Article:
However, if you have not been selected as an automatic participant in the new experiment (which is more likely than not), you do still have the option to participate voluntarily. Doing so will require a bit of elbow grease and tech know-how, though. This article published in the UK Telegraph offers a straightforward guide to unlocking the new character limit for individuals (and businesses) that have not been automatically included in the experiment.
The Pros and cons of Longer Tweets.
Of course, just because you can participate in the new experiment does not mean that you should. There are certainly both pros and cons to both the original limit and the new expanded version. Whether or not Twitter decides to implement a new character limit permanently remains to be seen — but either way, you as a marketer may find this breakdown of social media’s newest and most divisive debate to be useful:
The Pros of Longer Tweets
• More users. If Twitter’s predictions are correct, then increasing the character limit could potentially lead to larger audiences for all Twitter users. In its most successful years of growth, the site was adding tens of millions of users annually — and if this trend can be replicated, the financial value and marketing potential of your Twitter following could increase substantially.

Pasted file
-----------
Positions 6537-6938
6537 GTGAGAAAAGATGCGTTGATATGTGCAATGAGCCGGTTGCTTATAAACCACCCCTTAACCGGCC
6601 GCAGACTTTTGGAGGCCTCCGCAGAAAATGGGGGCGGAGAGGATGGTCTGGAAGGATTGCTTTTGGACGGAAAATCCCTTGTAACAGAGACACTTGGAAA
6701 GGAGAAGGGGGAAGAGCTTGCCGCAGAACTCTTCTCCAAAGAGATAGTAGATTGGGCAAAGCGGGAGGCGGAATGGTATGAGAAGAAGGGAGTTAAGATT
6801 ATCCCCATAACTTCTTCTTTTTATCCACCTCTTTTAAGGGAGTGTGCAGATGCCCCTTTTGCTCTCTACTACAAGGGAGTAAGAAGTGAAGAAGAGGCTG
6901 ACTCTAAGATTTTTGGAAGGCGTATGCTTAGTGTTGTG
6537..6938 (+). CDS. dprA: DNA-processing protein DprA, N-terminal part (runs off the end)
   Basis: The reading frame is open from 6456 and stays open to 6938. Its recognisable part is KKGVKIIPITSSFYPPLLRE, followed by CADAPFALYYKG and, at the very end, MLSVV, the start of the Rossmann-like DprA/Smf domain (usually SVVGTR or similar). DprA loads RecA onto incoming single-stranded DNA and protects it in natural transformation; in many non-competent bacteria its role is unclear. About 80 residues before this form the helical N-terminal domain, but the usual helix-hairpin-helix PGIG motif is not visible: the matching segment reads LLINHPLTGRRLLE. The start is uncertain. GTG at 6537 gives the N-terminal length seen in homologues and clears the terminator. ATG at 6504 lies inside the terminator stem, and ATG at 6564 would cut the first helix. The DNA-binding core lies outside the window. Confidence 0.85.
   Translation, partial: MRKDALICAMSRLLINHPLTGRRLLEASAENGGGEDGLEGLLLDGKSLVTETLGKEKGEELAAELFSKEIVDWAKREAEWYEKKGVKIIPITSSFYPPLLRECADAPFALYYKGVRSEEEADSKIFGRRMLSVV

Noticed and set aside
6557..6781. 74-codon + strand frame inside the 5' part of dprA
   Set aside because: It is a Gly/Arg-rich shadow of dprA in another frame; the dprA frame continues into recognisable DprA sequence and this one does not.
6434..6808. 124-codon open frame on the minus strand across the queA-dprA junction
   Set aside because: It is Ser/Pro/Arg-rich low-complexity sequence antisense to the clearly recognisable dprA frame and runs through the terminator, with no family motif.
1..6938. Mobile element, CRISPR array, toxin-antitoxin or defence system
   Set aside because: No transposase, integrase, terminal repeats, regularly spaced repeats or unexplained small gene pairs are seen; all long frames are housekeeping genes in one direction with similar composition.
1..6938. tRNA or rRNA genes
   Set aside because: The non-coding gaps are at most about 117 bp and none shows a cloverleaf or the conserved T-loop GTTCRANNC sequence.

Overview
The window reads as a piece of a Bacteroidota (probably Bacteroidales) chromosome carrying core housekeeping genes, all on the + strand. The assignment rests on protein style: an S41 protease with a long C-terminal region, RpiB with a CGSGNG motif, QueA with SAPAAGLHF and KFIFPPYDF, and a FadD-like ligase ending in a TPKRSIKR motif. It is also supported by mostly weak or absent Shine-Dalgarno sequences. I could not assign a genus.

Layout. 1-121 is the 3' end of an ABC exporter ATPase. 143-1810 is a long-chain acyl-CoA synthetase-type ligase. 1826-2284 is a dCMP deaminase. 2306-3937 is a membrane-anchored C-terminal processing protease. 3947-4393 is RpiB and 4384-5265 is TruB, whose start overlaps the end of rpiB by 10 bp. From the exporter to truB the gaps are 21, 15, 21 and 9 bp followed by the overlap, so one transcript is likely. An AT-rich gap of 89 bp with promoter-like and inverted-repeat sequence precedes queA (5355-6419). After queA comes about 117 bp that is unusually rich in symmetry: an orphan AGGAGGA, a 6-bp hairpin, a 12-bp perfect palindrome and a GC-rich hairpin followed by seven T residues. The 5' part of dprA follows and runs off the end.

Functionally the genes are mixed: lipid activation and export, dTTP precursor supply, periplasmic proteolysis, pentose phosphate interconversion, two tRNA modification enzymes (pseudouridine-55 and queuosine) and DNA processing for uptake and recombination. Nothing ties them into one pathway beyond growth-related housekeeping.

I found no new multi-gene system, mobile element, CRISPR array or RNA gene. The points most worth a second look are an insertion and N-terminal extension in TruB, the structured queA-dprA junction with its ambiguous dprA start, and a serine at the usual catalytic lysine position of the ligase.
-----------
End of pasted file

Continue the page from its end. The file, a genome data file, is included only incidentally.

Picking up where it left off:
• Increased room for complete thoughts. If you find internet abbreviations, threaded tweets, and overly-condensed marketing messages annoying, then you are probably welcoming this new change with open arms. The opportunity for longer microblogs is certainly appealing to some users — and if you are smart about it, this can be used to your advantage.
• Novelty. At the very least, the increase in character limits should provide a temporary boost in interest for the site. Regardless of how effective the change is in the long term, there is certainly short-term potential for any marketer who activates the 280 character tweet option and uses that limit wisely.
The Pros of Twitter’s Original character Limit